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Small Payouts From Farm Safety-Net Programs Make Big Difference In Rural Schools

Cropland enrolled in safety-net programs sometimes generates cash for struggling schools.
Cropland enrolled in safety-net programs sometimes generates cash for struggling schools.

The U.S. Department of Agriculture will pay out almost $7 billion this year through two safety-net programs that offer farmers some assistance during tough financial times.

While most of it goes to farmers who grow corn, soybeans, wheat and other crops, K-12 public schools also get a sliver of the total payout. That’s a benefit for often rural districts that are struggling due to state legislatures trimming back their cut of education funding.

Both programs were created under the 2014 Farm Bill. They tie payments to the land, not the land owner or farm operator.

Typically, farmers and/or the landowners get the money for acres they enroll, though land owned by public entities — such as cities, counties and land-grant state universities — also are eligible. But cities and counties must pass on any payments to area schools.

Harvest Public Media received detailed breakdowns of program payments for two years through a Freedom of Information Act request. In 2015, the nationwide total for all public schools (including land-grant universities) for corn, wheat and soybeans acres enrolled in the Agricultural Risk Coverage (ARC) and Price Loss Coverage (PLC) programs was $856,536. In 2016, that figure dropped to $118,665.

Here’s an example of how it works. The conservation board in Worth County, Iowa, manages land that is enrolled in the Agricultural Risk Coverage program. When the program’s calculations, which consider average county yield and price for a particular crop such as corn, trigger a payment, the money is transferred to the Northwood Kensett Community School District. In 2015, Worth County, which is near the Iowa-Minnesota border, received almost $4,000 in ARC payments.

Each state has a cap of $500,000 for such payouts, according to Kevin McClure, the chief program specialist at Iowa’s Farm Service Agency state office. That includes payments to land-grant universities, which often are the largest recipients of such payments, but McClure says he hasn’t heard of any state coming close to the limit.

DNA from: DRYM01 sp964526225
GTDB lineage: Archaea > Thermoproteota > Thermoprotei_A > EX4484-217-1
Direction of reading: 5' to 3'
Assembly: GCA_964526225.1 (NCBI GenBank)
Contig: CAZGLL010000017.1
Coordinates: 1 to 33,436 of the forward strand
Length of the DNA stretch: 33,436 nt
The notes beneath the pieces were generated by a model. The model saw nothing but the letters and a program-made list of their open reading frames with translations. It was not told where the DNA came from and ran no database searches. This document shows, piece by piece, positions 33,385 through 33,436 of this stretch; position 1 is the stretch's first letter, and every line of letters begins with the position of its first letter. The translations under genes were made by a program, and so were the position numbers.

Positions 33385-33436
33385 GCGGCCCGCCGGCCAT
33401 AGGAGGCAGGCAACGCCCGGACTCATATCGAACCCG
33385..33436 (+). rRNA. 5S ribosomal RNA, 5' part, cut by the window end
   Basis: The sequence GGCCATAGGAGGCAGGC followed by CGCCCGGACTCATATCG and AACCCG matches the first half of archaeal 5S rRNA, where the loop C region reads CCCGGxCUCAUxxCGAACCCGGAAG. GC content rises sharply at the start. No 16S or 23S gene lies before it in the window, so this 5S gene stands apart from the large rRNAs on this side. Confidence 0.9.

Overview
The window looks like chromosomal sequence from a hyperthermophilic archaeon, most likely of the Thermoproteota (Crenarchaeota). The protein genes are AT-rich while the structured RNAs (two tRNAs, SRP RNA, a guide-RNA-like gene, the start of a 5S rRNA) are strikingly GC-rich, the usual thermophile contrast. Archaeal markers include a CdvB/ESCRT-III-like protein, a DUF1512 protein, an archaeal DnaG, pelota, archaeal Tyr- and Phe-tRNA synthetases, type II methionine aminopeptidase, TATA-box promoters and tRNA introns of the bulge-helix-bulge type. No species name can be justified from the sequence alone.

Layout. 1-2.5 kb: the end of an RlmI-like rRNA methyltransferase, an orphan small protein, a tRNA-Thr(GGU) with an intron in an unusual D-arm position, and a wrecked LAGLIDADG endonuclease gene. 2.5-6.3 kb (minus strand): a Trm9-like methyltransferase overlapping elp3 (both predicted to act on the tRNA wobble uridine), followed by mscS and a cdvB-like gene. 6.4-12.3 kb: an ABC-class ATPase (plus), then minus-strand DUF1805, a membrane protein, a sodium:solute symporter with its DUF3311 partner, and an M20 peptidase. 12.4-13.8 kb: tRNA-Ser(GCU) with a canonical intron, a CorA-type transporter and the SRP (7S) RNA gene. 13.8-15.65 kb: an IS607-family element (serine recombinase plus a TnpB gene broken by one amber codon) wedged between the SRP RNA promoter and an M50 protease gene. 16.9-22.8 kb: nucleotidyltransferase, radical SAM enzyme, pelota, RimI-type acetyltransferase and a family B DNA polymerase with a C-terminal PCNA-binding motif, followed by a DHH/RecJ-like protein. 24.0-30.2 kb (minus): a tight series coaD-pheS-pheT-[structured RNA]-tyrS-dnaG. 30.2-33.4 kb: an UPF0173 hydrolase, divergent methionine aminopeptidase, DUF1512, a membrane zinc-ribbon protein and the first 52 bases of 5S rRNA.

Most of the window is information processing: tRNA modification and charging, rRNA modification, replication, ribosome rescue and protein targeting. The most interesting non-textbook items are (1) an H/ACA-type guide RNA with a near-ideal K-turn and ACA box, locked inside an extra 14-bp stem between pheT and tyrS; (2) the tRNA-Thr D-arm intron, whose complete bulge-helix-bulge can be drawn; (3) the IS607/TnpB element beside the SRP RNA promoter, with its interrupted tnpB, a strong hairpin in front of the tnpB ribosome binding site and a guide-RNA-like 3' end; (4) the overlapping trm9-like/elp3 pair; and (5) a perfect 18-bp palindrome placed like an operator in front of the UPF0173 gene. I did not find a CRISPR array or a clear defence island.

It’s up to the school districts to decide what they do with the money. At Northwood Kensett,ecology students get to go on field trips to see Sandhill cranes in Nebraska or to the International Wolf Center in Ely, Minnesota, secondary-school principal Keith Fritz says.

“These activities are in addition to what we do in the classroom,” Fritz says. “They are related to, spring from, what we do in the classroom, but they are of a scope that is beyond our ability to provide.”

Clayton County in northeast Iowa owns about 100 ARC-eligible acres, county conservation director Jenna Pollock says. When payments come in, she says, the money is distributed to different schools each time to pay for field trips or special programs that often focus on sustainability.

Fritz says even though the funds are not part of Northwood Kensett’s regular budget and the amounts change year by year, he’s gotten used to them. And high school students taking the ecology class have, too.

“These (trips) have become, I suppose, an expected feature of the work they do in that class,” Fritz says.

But it’s wise for schools not to bank on the money always being there. That’s because work on a new four-year farm bill is expected to begin in early 2018.

Members of the House and Senate agriculture committees have said changes to the safety-net programs, including ARC, PLC, subsidized crop insurance and federal conservation programs, are likely. The Environmental Working Group has looked comprehensively at , including the ARC and PLC programs.

Follow Amy on Twitter:  @agamyinames .

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